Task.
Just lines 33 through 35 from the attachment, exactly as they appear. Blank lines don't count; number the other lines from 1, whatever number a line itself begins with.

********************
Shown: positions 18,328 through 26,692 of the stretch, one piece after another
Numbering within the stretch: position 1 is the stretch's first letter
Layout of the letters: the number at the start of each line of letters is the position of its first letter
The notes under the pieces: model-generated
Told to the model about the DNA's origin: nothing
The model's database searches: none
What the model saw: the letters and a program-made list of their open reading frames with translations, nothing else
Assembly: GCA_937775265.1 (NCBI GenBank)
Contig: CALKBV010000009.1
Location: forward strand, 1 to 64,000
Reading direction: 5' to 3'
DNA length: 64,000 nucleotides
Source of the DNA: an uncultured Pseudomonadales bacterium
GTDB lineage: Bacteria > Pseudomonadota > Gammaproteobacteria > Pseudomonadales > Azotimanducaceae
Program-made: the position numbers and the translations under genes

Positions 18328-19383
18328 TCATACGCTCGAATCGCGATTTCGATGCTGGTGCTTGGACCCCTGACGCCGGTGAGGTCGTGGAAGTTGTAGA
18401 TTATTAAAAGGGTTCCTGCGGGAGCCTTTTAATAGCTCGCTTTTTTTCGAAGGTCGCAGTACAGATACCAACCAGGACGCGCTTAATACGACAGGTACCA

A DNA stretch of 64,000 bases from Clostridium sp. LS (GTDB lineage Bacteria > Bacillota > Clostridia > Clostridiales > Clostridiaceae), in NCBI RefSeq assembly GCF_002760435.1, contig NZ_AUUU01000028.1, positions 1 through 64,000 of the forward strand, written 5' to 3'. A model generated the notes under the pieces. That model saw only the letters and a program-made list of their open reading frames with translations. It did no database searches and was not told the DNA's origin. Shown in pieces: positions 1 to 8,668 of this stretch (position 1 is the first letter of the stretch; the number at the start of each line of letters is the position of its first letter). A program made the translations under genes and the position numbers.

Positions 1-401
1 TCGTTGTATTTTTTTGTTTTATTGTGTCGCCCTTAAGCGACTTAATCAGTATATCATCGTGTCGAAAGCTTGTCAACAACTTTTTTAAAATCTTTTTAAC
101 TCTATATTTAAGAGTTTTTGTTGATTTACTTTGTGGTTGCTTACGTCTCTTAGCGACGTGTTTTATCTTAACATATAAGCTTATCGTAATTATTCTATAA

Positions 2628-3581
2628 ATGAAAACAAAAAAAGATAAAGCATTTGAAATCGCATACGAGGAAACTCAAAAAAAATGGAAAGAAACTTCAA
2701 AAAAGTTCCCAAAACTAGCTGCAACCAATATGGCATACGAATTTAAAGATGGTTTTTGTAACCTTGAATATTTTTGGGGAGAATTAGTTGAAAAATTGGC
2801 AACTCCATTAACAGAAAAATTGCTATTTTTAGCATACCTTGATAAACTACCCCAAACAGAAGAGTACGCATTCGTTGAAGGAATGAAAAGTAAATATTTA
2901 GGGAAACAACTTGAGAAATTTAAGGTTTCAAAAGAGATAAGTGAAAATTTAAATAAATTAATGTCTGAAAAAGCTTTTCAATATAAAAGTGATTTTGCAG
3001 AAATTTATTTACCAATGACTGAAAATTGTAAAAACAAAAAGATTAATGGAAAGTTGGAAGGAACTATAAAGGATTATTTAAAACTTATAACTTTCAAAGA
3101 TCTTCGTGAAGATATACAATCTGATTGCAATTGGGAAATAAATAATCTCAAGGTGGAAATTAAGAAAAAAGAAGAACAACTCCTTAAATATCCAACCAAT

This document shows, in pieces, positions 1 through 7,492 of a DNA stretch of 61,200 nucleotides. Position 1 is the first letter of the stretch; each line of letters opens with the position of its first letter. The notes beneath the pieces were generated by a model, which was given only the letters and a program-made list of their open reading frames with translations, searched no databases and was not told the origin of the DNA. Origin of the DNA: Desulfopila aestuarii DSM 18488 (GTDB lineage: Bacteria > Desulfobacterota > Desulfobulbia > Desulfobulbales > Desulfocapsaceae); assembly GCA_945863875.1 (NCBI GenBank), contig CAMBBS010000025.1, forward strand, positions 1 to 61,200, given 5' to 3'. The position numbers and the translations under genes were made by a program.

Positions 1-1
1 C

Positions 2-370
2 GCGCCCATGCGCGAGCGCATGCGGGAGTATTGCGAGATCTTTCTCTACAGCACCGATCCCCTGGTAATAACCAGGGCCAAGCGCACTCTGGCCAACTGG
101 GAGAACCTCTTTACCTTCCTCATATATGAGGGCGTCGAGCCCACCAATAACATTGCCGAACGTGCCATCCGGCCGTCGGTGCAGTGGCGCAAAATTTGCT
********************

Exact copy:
Positions 2-370
2 GCGCCCATGCGCGAGCGCATGCGGGAGTATTGCGAGATCTTTCTCTACAGCACCGATCCCCTGGTAATAACCAGGGCCAAGCGCACTCTGGCCAACTGG
101 GAGAACCTCTTTACCTTCCTCATATATGAGGGCGTCGAGCCCACCAATAACATTGCCGAACGTGCCATCCGGCCGTCGGTGCAGTGGCGCAAAATTTGCT